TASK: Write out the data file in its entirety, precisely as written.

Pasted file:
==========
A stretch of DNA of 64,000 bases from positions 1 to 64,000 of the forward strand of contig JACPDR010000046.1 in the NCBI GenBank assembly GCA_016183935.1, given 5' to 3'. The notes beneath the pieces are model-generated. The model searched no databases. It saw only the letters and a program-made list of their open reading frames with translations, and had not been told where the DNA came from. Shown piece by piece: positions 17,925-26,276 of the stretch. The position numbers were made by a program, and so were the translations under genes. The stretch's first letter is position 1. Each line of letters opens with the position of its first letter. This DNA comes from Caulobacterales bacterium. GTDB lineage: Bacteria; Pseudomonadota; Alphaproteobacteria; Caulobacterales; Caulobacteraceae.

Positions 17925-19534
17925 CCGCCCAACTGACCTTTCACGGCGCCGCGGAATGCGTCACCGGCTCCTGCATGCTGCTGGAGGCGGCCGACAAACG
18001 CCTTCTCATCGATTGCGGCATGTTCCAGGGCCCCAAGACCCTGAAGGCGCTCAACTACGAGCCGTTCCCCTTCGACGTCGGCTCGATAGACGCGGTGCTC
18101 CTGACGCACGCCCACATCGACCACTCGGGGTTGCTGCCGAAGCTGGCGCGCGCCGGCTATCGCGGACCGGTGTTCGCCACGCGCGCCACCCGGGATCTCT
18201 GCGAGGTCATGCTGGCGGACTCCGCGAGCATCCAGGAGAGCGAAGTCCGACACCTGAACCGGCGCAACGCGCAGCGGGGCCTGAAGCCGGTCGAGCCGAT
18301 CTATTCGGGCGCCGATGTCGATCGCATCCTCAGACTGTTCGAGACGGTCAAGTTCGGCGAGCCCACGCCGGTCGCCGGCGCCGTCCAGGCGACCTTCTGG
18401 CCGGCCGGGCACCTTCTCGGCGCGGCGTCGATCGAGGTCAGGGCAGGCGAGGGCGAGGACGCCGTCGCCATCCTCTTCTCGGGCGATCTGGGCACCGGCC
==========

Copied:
A stretch of DNA of 64,000 bases from positions 1 to 64,000 of the forward strand of contig JACPDR010000046.1 in the NCBI GenBank assembly GCA_016183935.1, given 5' to 3'. The notes beneath the pieces are model-generated. The model searched no databases. It saw only the letters and a program-made list of their open reading frames with translations, and had not been told where the DNA came from. Shown piece by piece: positions 17,925-26,276 of the stretch. The position numbers were made by a program, and so were the translations under genes. The stretch's first letter is position 1. Each line of letters opens with the position of its first letter. This DNA comes from Caulobacterales bacterium. GTDB lineage: Bacteria; Pseudomonadota; Alphaproteobacteria; Caulobacterales; Caulobacteraceae.

Positions 17925-19534
17925 CCGCCCAACTGACCTTTCACGGCGCCGCGGAATGCGTCACCGGCTCCTGCATGCTGCTGGAGGCGGCCGACAAACG
18001 CCTTCTCATCGATTGCGGCATGTTCCAGGGCCCCAAGACCCTGAAGGCGCTCAACTACGAGCCGTTCCCCTTCGACGTCGGCTCGATAGACGCGGTGCTC
18101 CTGACGCACGCCCACATCGACCACTCGGGGTTGCTGCCGAAGCTGGCGCGCGCCGGCTATCGCGGACCGGTGTTCGCCACGCGCGCCACCCGGGATCTCT
18201 GCGAGGTCATGCTGGCGGACTCCGCGAGCATCCAGGAGAGCGAAGTCCGACACCTGAACCGGCGCAACGCGCAGCGGGGCCTGAAGCCGGTCGAGCCGAT
18301 CTATTCGGGCGCCGATGTCGATCGCATCCTCAGACTGTTCGAGACGGTCAAGTTCGGCGAGCCCACGCCGGTCGCCGGCGCCGTCCAGGCGACCTTCTGG
18401 CCGGCCGGGCACCTTCTCGGCGCGGCGTCGATCGAGGTCAGGGCAGGCGAGGGCGAGGACGCCGTCGCCATCCTCTTCTCGGGCGATCTGGGCACCGGCC